The Scottish sheep industry needs to be able to react to market demands if it is to have a profitable future, the hosts of Scotland’s biggest event for sheep farmers have claimed.
The Campbell family of Glenrath will host the biennial Scotsheep event at Blythbank farm, Penicuik, near Edinburgh tomorrow. The family farm around 10,000 ewes on 15,000 acres – as well as being one of the UK’s largest producers of eggs.
Stating that the sheep side had to stand on its own feet, managing director Ian Campbell said that the business had drawn considerably from its experience in the poultry sector in the way they managed their livestock.
Meeting the specifications being demanded by the market was one example, as was meeting customer demands in areas such as animal welfare.
“There is still a great future for farmers in the UK but we’ve got to react to what the market wants,” Campbell said.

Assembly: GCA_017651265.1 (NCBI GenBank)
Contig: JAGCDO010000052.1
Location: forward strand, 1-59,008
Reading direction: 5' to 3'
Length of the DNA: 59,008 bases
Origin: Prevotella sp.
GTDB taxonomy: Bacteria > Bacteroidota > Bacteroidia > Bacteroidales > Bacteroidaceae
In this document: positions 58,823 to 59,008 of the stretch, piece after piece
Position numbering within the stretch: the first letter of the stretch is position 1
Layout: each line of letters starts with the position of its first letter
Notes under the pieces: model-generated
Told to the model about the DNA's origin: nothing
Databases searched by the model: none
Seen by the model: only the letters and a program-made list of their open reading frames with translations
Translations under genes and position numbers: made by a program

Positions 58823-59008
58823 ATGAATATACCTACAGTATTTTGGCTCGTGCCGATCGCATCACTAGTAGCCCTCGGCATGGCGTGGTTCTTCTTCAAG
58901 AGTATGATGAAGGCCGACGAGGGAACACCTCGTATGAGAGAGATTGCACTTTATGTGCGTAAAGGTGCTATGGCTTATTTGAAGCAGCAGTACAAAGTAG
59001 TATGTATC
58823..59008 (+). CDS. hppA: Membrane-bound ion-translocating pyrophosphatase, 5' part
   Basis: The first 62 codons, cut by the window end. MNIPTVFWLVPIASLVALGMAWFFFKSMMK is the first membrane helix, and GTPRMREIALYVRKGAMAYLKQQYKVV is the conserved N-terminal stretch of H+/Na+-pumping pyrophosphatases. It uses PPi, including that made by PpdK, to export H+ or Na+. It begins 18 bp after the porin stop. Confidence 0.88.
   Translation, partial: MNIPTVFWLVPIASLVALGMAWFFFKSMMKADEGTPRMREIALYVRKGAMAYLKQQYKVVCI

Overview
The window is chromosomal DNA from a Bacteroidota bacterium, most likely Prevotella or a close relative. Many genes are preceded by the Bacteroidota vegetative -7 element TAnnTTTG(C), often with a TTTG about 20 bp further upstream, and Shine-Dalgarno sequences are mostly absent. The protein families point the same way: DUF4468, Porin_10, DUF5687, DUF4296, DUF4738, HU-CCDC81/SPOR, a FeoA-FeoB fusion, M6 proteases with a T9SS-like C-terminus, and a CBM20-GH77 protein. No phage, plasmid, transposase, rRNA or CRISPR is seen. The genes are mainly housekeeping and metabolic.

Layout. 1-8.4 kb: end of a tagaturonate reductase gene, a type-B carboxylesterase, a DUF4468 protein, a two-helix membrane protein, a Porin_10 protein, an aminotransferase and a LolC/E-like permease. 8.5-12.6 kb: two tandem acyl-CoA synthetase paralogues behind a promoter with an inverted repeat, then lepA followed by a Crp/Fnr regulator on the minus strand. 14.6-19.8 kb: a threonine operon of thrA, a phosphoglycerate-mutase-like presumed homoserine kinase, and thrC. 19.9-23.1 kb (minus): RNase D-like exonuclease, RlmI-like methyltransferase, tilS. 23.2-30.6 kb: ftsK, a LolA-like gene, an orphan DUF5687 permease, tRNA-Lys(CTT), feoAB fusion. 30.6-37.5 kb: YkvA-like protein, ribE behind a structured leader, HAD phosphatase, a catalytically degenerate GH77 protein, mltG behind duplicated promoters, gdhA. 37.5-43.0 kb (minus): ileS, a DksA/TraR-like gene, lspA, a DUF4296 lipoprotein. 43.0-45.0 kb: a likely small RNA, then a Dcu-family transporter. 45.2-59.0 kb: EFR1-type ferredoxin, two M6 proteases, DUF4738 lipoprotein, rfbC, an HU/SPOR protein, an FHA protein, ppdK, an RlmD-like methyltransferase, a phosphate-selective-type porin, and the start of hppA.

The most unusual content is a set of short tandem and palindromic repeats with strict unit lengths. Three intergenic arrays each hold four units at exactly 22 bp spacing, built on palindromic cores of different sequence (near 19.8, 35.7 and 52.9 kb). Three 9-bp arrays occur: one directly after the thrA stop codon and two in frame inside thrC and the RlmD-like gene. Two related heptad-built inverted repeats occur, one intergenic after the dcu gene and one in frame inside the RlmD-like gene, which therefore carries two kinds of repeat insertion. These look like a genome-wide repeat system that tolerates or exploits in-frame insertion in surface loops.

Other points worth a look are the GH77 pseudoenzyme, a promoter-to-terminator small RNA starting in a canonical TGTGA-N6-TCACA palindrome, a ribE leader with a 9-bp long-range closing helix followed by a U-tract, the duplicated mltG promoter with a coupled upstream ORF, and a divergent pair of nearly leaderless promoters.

“One example is the quality assurance schemes which have a very important role in giving our customers, the major retailers, the assurance we are producing livestock to the highest standards and to the highest welfare standards.
“As an industry, we have to keep on improving because the only way we will get a premium for our product is if we can prove what we are producing is better than what is being produced elsewhere in the world.”
Recently appointed cabinet secretary for the rural economy and connectivity, Fergus Ewing, will be making his first appearance at a major agricultural event.
Scotsheep will run from 9am to 5pm and will be officially opened by Royal Bank of Scotland chief executive Ross McEwan, who has a background in sheep farming, and organisers expect in the order of 8,000 visitors.
Among those attending will be 442 school children from the local area, looked after by a team from the Royal Highland Education Trust.
The event has attracted 150 trade stands and 32 breed exhibits and visitors will also have the opportunity to tour the farm.
The day’s programme includes three seminars focusing on sheep industry, the Scottish Young Shepherd of the Year final, sheep shearing competitions, sheepdog trials and butchery demonstration. Other activities will include a farmers market and craft stands, stockjudging, lamb/carcase grading, crook making, sheep dressing, wool spinning and fencing.